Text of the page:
A year after the election, the Trump administration has yet to persuade Congress (or Mexico) to pay for an estimated $21.6 billion wall along the United States-Mexico border. Though the wall was Trump’s central campaign promise, his nominee to head the Department of Homeland Security, Kirstjen Nielsen, told a US Senate committee on Wednesday there is no need to build it.
Last month, the Customs and Border Protection unveiled eight prototypes for the barrier, after House Republicans asked for $10 billion to fund its construction, a proposal that is unlikely to clear the Senate.
Congress did, however, agree to a budget bill in late April that will fund $146 million in upgrades to the existing steel border fencing, which was first installed in the mid-1990s.
For some, the border is not just a divider between the US and Mexico. It’s home.
Reuters visited people in Tijuana, Mexico, who live in a variety of home types, from a small treehouse to a mansion with views of California and the Pacific Ocean, on the border.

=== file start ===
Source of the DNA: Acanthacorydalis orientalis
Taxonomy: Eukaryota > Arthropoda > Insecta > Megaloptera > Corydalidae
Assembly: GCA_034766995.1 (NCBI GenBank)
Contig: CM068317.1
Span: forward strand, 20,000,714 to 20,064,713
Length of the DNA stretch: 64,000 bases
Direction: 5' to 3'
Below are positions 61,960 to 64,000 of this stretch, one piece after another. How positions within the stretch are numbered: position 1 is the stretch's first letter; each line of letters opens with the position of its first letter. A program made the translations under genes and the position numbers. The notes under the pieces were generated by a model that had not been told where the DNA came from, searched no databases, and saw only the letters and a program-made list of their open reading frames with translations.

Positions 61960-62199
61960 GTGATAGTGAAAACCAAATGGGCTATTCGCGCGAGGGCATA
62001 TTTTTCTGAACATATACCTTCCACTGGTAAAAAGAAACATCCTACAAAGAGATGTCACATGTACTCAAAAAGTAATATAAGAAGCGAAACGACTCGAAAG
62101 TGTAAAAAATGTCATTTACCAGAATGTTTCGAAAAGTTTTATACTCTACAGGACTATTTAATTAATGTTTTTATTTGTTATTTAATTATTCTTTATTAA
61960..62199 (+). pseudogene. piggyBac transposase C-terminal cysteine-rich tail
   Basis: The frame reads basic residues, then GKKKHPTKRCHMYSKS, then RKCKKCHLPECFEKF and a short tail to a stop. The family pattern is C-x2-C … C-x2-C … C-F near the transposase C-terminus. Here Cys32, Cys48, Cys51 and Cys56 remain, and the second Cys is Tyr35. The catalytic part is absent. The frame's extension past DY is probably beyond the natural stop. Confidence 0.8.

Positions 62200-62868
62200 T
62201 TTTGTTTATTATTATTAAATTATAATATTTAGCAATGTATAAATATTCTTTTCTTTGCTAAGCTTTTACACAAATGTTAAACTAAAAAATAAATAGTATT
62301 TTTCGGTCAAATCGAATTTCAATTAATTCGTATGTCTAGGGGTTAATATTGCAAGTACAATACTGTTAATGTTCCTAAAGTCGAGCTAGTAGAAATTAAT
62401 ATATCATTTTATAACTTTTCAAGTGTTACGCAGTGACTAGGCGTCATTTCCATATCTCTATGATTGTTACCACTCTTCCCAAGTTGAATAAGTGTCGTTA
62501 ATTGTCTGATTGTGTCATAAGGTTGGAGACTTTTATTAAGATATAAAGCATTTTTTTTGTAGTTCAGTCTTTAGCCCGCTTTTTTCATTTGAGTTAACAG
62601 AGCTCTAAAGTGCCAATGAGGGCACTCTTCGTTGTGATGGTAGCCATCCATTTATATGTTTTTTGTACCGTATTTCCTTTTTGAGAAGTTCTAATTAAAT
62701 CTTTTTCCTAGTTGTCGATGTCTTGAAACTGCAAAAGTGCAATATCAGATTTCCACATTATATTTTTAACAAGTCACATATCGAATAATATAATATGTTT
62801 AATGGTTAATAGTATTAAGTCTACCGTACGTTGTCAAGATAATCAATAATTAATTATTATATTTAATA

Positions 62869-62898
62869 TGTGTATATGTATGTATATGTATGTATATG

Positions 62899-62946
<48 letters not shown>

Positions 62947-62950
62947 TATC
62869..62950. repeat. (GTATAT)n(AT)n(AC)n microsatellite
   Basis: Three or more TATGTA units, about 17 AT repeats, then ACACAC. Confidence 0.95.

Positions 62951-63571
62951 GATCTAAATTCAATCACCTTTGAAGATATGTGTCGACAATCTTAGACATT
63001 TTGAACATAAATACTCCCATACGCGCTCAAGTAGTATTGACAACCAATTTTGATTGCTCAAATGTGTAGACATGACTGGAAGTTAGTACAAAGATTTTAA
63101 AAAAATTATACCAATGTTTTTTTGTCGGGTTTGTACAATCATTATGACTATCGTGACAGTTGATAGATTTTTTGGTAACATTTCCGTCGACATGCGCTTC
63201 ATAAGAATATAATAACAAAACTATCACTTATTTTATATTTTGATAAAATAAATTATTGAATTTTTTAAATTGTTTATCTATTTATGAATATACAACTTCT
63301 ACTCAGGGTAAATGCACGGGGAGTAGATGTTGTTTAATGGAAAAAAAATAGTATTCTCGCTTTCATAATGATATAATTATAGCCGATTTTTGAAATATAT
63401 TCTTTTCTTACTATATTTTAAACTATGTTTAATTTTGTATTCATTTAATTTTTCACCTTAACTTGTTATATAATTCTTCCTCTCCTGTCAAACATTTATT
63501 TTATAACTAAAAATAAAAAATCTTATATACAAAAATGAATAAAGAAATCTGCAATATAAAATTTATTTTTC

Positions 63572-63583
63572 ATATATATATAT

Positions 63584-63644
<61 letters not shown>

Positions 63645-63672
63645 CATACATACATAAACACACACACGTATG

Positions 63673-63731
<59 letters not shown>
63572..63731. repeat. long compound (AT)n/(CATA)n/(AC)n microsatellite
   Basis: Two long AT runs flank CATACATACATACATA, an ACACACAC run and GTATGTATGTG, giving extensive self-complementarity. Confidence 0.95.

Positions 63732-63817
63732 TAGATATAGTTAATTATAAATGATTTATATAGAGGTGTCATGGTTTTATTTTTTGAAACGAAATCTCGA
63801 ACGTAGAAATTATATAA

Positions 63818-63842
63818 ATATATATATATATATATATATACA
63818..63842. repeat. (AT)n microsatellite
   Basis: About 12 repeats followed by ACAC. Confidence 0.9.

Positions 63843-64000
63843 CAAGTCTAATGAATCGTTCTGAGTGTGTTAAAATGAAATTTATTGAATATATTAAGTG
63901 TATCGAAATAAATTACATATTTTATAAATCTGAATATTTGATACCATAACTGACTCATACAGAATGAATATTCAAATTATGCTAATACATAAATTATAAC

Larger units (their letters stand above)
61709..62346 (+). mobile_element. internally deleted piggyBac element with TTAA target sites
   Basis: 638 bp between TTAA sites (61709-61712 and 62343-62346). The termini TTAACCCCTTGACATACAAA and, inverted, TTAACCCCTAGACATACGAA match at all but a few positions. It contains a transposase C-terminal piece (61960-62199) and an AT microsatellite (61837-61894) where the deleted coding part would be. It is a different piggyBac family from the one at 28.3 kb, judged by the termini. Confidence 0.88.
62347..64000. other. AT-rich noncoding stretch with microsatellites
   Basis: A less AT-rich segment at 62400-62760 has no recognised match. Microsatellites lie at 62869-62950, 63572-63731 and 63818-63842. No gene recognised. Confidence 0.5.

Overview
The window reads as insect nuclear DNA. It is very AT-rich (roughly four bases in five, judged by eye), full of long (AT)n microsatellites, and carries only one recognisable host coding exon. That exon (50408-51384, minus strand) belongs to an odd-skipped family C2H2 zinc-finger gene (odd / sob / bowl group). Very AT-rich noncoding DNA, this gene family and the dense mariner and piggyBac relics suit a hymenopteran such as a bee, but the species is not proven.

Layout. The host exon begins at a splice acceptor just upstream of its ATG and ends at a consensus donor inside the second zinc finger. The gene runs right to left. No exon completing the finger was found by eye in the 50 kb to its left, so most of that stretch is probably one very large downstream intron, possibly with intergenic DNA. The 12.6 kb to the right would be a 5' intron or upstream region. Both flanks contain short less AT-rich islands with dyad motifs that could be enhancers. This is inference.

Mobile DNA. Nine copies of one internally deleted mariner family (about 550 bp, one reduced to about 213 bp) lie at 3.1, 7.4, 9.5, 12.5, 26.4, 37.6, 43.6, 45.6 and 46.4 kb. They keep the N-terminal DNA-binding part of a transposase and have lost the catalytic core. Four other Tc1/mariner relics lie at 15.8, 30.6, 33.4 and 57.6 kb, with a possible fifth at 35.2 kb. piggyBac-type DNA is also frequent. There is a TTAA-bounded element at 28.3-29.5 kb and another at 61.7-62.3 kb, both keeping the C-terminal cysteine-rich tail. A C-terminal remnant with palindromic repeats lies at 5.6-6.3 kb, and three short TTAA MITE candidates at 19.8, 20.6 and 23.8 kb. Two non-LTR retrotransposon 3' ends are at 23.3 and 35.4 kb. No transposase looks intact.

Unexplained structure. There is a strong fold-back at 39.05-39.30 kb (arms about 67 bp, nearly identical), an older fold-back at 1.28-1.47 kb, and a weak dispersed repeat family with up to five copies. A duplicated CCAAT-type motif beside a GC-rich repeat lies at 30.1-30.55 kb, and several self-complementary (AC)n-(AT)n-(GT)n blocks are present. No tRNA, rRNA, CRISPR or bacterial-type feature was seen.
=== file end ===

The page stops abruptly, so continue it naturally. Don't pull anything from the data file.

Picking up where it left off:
Their stories are below.
Steel fencing spans about 654 miles of the 1,933-mile US-Mexico border. Other areas have a “virtual fence,” featuring scanners, guards, and drones.
Carlos Torres, an architect, has lived in a mansion on the Tijuana side for three decades. The fence begins at the end of his garden. He tells Reuters he named his mansion the “First House in Northwest Mexico.”
Torres’ garden is littered with border paraphernalia, including a signpost with arrows that point toward cities in California and Mexico.